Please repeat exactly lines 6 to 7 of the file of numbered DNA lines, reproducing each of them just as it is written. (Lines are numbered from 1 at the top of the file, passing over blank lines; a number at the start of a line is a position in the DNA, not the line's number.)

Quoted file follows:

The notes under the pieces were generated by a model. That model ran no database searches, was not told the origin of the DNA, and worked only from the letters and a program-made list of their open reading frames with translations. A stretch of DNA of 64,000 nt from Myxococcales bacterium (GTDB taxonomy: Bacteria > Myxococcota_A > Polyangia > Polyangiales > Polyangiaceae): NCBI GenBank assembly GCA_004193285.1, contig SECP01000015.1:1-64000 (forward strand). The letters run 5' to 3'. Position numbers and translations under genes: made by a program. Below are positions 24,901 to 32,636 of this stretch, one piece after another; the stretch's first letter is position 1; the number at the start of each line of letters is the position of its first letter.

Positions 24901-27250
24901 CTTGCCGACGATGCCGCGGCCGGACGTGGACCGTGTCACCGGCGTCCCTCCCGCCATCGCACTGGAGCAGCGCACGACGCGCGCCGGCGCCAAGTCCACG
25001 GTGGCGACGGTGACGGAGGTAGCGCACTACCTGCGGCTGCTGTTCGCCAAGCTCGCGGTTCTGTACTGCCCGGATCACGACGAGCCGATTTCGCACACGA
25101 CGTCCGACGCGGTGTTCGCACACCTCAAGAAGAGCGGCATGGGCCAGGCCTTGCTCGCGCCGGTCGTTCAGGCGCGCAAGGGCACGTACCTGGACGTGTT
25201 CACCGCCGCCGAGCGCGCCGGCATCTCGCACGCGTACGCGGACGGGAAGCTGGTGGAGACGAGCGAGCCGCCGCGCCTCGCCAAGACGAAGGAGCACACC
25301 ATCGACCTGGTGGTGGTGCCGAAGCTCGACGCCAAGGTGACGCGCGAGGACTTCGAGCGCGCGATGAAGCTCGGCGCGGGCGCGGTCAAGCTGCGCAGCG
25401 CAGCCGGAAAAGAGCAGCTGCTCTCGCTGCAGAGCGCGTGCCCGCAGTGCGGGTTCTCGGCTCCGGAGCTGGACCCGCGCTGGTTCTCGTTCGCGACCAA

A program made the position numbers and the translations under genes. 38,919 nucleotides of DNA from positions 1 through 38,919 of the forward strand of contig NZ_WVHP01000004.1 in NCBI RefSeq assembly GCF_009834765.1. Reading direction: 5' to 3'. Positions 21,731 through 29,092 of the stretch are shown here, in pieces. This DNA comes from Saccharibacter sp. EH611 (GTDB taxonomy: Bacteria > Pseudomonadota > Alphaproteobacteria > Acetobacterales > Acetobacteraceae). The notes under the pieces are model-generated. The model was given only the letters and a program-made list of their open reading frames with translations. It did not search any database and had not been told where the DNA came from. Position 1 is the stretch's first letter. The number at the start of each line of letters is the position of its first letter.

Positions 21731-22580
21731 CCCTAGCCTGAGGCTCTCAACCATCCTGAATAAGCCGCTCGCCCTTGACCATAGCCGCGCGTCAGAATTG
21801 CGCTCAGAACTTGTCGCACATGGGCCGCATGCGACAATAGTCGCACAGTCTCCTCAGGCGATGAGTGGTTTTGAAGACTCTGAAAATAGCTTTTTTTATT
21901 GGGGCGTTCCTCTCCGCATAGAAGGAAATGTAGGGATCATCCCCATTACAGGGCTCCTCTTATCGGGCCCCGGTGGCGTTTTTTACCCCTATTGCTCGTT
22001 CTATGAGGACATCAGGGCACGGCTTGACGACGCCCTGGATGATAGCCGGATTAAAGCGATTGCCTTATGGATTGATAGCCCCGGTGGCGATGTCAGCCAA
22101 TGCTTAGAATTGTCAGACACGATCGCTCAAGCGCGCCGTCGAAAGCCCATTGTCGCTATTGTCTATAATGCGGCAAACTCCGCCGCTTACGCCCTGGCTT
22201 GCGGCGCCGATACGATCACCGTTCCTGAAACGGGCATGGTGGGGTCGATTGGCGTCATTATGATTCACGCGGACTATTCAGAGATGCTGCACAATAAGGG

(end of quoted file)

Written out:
25201 CACCGCCGCCGAGCGCGCCGGCATCTCGCACGCGTACGCGGACGGGAAGCTGGTGGAGACGAGCGAGCCGCCGCGCCTCGCCAAGACGAAGGAGCACACC
25301 ATCGACCTGGTGGTGGTGCCGAAGCTCGACGCCAAGGTGACGCGCGAGGACTTCGAGCGCGCGATGAAGCTCGGCGCGGGCGCGGTCAAGCTGCGCAGCG